Posted by Alex Lee on Jan 13, 2021 8:30:00 AM

In America, maximizing productivity has become the gold standard. And, despite reactive pushes for the normalization of mindfulness and rest to balance out this grind, many of us still take on a bashful tone when we tell our coworkers that we binged all three seasons of Cobra Kai and logged 15 hours playing World of Warcraft when they ask how our weekend went. It’s as though our collective consciousness is still haunted by our parents’ well-meaning, but misinformed voices telling us that “Television rots your brain,” or, “Video games are a waste of time.” 

So what do you do when your product is considered by some to be something purely for leisure and entertainment, and possibly a “waste of time,” but you want to increase engagement? 

Conducting UX research in the entertainment space presents a unique challenge. These services and content are about enjoyment, engagement, and leisure. They aren’t seen as inherently useful like B2B software or productivity apps are. It can be tempting to simply conclude that your infrequent users are shackled by the aforementioned universal guilt of entertainment being a waste of time. As a result, some might succumb to employing addicting “dark UX” design patterns that keep users on your site for longer. This is the “easy way” out, but it’s not in the spirit of the human-centered research and design we conduct at AnswerLab. By taking a more holistic approach to the research, we can keep user needs and wants at the center of the conversation and build products they actually want to use more.

The Problem: Understanding “the why” of entertainment services vs. task based products

Last year, we worked with a media entertainment client who wanted to better understand how to recapture their infrequent users and gain new ones. These insights would help them inform their next steps of either repositioning the product or making feature improvements. Their existing database told us there were indeed many infrequent users, and previous usability research and satisfaction metrics ruled out any obvious usability barriers. They weren’t sure what was happening, and they needed a plan to uncover the deeper reasons for their customers’ lack of use.

How We Responded: A holistic and foundational approach to uncover meaningful insights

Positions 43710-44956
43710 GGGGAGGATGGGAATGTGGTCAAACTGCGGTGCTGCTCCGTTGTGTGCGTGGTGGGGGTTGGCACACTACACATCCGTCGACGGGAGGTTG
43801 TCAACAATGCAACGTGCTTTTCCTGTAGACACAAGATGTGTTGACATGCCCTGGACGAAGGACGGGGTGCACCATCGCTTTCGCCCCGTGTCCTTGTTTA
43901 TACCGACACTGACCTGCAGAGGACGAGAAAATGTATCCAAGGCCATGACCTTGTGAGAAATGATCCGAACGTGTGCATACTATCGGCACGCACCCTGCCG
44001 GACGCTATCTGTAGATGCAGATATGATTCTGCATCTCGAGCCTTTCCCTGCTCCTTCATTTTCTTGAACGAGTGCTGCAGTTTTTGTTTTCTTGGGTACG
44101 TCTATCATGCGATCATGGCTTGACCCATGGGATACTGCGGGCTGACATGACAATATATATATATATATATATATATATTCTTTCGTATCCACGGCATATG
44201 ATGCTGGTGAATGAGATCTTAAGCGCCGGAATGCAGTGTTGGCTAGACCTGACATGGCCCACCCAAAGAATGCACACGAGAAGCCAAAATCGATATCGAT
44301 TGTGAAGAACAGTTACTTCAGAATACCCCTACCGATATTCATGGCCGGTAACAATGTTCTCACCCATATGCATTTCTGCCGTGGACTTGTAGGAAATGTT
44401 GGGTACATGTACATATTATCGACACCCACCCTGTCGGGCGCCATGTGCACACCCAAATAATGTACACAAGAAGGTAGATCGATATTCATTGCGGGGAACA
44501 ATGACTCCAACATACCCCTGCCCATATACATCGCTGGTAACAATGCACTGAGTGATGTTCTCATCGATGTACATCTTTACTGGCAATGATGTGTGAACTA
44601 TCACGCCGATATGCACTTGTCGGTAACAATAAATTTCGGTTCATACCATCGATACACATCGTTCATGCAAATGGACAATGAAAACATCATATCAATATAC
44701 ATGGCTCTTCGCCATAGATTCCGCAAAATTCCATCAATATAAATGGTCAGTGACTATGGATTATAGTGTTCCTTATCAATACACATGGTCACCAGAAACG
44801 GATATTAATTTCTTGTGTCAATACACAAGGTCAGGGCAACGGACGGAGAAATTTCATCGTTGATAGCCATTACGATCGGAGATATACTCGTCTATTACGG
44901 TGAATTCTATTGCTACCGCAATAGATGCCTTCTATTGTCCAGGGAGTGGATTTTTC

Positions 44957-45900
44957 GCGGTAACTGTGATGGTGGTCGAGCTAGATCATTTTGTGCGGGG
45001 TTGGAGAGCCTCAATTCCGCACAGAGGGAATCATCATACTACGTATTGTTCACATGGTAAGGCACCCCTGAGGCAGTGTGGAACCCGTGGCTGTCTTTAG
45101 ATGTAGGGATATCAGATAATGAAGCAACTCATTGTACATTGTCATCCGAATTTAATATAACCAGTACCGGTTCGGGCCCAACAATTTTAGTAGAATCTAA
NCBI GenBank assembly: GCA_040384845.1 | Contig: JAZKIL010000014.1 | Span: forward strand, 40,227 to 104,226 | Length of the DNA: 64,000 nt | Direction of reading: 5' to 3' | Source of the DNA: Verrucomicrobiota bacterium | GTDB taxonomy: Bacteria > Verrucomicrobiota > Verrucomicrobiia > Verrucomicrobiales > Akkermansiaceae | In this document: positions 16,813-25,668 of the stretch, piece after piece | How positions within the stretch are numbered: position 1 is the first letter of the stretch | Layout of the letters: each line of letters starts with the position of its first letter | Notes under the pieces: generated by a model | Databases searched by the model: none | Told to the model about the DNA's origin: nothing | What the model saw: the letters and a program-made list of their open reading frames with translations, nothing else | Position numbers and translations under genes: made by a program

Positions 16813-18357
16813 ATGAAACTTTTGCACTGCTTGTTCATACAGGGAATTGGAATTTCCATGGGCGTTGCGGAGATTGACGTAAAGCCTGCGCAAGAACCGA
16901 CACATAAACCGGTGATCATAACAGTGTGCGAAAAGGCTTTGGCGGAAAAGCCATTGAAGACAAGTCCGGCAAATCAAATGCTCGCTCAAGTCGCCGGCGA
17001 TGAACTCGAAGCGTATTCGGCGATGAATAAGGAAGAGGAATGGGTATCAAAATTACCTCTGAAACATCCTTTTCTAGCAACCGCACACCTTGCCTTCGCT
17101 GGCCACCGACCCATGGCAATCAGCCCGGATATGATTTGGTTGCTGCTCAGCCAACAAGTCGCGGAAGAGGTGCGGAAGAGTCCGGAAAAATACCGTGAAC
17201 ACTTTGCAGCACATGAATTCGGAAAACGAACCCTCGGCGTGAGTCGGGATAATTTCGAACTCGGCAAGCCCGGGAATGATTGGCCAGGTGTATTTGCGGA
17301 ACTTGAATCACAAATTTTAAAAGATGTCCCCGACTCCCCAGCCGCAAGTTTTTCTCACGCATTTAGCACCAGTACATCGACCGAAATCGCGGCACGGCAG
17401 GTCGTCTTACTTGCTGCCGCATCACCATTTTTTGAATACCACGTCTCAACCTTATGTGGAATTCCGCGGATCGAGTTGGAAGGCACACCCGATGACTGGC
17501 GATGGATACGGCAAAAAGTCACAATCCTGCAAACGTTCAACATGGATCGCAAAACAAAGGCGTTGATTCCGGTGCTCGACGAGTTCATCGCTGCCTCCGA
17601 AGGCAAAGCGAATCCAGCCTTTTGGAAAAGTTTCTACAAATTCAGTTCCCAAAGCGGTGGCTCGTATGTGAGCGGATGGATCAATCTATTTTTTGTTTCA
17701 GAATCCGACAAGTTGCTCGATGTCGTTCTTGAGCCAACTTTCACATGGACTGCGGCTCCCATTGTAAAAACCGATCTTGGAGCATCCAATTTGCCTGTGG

Unlike discovering usability issues, uncovering decision-making behaviors isn’t surface level, and often can’t be answered simply by asking someone “Why don’t you use this?” This holds especially true for entertainment products where people don’t usually think about why they enjoy or don’t enjoy something in their daily life. These are often not conscious decisions. They just think something is fun or they don’t. Uncovering the reasoning behind this is very different from traditional task-based research.

The ultimate goal of our research was to have a conversation with infrequent users and extract a meaningful answer that could get our clients the insights they needed. But first, we had to lay the groundwork for our conversation by having them start to consider their daily entertainment choices. 

To accomplish this, we asked 50 participants to participate in a two-week diary study prior to one-on-one interviews. Throughout the study, they responded to two types of questions:

  1. Logging information about how they spent their free time that day, any activity they did, for how long, how much they enjoyed it, and if they experienced any internal or external barriers. We classified “internal” as problems with the site/app/product/activity and “external” as other life obligations.
  2. Logging every time they used the client’s product, why they used it that day, for how long, and what their experience was like.

Both of these helped participants think consciously about their leisure activities (including our client’s product), observe when they were doing them, and evaluate their level of enjoyment. And it ultimately helped us elucidate the decision-making that goes into choosing a product and the frequency with which they use it. We discovered that our client’s product was often losing out to the other available leisure activities for a variety of previously unforeseen reasons.

The Impact: Showcasing complex data in clear, empathy-building formats

To make an impact in the organization, we needed to humanize our client’s users and help their executives and designers reframe their mindset. Rather than giving into the easy patterns of entrapment, our diary study helped our stakeholders see into users’ daily lives and find ways to build a better product that actually fits their needs and habits.

With copious amounts of complex data from over 50 users, we had to find a clear and usable method for conveying this information to the executives making product decisions. We created a holistic view of their user base through illustrated stories about the day-in-the life of an infrequent user. These multi-panel “comics” featured different user archetypes to show where and how the product fit into their day-to-day. We also captured their needs and motivations for leisure time and where the product could change or evolve to fit better.

Our team uncovered a few avenues for both improving existing features and moving in new directions. And due to the easily digestible nature of the comic format, executives were able to refer back to these archetypes into the future as they navigated the product development process.

Want to learn more about foundational research for entertainment and gaming? Contact us to speak with a strategist.

Topics: Research